I am sitting in a plane about to depart Wellington again to work in Christchurch this week on Inland Ice for or NZ Icefest.
I have to say I am a bit nervous and had a really interrupted sleep last night as I can’t really stop thinking about the project and anticipating solutions to potential problems as well as coming up with some new and improved strategies for dealing with such a large sculptural work.
Initially I thought Inland Ice would be about 3m tall, but it turns out that she is 4.5m tall in places. She is still 20m long.

I visited Christchurch last week on Thursday for another site visit to see the completed frame work. Chris, Tom and Si did an amazing job and the engineer is happy and I am too. I also ran a very awesome Ice Shelf workshop for a group of Christchurch Homeschool kids. It started with my usual presentation via powerpoint, but as I didn’t have my scientist Craig Stevens in tow, I had to try and deliver as much of scientific context and information about Antarctica as possible. I think it went Ok.
Then we hopped into the making part of the the workshop where the kids partnered up and negotiated the geometries of the project for a while until they were ready to join them together. The partners then joined with other partner groups until we had made one complete section. It was team work at its best. Such a great and well mannered and engaged bunch of kids with a great result that will be incorporated into Inland Ice this week. Thanks guys.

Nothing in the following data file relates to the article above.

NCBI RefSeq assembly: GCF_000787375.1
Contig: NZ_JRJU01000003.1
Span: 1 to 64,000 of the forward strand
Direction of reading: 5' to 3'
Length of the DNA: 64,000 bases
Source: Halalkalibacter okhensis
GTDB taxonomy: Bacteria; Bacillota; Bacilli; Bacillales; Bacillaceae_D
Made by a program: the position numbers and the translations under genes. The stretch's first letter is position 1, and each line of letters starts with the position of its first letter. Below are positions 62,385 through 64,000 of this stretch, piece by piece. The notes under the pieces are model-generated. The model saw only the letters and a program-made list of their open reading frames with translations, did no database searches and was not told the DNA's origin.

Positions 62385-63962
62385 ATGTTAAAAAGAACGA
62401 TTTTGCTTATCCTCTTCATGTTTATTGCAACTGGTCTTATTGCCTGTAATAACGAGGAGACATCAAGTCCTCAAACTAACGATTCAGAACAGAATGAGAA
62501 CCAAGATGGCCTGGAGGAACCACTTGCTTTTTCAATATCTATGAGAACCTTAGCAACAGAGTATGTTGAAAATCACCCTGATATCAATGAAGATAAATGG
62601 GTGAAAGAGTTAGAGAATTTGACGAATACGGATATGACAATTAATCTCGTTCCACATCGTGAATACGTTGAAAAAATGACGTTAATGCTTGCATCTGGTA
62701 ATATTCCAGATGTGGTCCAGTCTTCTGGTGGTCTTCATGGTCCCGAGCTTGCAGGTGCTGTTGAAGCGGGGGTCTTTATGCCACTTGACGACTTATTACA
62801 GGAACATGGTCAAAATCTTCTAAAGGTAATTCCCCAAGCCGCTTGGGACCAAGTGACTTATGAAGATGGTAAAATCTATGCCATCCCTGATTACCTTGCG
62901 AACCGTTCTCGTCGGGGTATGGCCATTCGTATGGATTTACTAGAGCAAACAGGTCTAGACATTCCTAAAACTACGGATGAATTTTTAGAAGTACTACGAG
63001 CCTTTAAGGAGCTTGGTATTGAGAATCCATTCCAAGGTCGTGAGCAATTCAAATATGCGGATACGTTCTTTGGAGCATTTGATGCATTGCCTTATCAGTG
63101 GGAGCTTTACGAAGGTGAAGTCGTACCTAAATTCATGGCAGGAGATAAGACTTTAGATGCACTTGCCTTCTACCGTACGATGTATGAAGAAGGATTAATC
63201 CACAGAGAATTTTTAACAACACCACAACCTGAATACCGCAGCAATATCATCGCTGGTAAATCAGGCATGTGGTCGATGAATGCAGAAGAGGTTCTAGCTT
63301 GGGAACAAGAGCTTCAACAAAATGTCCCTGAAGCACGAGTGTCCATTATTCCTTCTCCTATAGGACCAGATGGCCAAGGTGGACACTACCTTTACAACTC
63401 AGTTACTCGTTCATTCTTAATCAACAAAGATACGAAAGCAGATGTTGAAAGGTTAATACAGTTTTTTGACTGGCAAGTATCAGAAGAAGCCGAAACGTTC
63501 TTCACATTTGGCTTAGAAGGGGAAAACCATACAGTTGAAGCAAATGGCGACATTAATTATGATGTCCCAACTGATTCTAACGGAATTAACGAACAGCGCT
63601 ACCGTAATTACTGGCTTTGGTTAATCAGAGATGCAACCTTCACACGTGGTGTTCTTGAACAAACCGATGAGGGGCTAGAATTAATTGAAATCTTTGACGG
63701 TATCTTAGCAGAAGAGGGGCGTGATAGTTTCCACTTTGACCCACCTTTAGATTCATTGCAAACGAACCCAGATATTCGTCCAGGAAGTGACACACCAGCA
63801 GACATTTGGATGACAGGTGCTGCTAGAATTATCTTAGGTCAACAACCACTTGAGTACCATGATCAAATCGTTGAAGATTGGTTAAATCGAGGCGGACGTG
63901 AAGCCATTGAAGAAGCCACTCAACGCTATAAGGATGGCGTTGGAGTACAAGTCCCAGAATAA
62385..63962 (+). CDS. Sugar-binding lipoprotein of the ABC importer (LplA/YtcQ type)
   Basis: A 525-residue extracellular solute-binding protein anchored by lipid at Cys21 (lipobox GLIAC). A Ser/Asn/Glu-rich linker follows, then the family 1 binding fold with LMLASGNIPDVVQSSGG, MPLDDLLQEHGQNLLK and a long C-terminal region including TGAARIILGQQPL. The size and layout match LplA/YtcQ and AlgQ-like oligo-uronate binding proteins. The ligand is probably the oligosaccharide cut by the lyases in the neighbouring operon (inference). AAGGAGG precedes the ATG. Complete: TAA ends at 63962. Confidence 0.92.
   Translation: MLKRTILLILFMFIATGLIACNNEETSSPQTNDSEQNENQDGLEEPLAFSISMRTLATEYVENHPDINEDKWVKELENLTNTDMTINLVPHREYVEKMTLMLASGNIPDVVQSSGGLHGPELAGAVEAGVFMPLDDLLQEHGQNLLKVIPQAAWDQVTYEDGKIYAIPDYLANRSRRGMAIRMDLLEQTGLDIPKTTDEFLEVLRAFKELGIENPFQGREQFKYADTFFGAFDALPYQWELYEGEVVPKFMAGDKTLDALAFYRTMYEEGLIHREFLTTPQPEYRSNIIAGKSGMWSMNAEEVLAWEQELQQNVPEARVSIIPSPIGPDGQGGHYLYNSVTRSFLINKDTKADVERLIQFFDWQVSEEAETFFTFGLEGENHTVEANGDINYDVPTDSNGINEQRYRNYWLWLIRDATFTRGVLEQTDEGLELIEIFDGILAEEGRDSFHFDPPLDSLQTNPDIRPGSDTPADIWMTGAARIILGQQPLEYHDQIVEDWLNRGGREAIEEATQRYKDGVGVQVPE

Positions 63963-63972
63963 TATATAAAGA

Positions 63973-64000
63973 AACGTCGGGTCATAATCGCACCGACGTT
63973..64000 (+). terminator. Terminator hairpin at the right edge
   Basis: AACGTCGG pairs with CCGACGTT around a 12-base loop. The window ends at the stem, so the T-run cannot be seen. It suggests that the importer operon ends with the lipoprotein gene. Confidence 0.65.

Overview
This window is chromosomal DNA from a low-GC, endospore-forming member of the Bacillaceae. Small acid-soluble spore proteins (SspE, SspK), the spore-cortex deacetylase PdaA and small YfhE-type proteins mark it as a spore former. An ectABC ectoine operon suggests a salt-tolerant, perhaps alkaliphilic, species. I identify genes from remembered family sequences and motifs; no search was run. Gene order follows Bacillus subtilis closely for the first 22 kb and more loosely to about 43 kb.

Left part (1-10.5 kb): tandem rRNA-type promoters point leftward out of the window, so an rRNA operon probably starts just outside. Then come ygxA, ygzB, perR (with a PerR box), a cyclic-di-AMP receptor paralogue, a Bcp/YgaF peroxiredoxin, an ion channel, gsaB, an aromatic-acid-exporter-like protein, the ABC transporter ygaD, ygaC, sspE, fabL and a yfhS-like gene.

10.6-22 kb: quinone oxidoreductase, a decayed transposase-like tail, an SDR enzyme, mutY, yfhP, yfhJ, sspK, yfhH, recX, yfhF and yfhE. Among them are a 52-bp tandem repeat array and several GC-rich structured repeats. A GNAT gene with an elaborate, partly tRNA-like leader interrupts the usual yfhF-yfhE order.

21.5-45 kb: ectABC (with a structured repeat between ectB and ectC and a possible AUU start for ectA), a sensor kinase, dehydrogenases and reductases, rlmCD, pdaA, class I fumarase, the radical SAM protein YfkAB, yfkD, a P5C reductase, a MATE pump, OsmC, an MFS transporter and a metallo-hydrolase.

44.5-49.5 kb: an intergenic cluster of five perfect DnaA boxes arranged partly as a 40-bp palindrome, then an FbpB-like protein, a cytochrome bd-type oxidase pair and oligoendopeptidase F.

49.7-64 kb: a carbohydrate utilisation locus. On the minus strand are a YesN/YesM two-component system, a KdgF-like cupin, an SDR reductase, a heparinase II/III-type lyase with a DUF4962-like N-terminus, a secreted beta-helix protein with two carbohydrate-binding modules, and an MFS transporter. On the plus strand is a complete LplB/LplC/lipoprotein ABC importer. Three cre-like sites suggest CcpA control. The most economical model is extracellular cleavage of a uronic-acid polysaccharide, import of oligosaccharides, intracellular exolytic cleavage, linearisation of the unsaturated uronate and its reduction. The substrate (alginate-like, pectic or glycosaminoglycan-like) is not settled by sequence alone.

And to top things off, I was invited to speak to the Science Communication class at Victoria University, Wellington with poet Helen Heath and Michele Fontana and his wonderful Museum in a Pizza Box project. It was an honour to be included with these colleagues to present alternative science communication outputs to the students. It was also such a treat to witness Helen and Michele’s practices in action. Thanks to Rhian Salmon and Rebecca Priestly for engineering such an interesting afternoon. There is much to reflect on, but for another time.

Back to today. I am hoping that it will be able to blog daily as the most exciting and visually interesting part of the project takes place over the next 8 days. Thankfully I have a highly qualified assistant Correna and hopefully I will get a few interested volunteers to help out too. If you are in Christchurch and have a spare hour or two, leave me a message below.
Or pop by to see the work take shape. It is just off Cathedral square.
But for now, I have to sign off as the plane is getting ready for landing.

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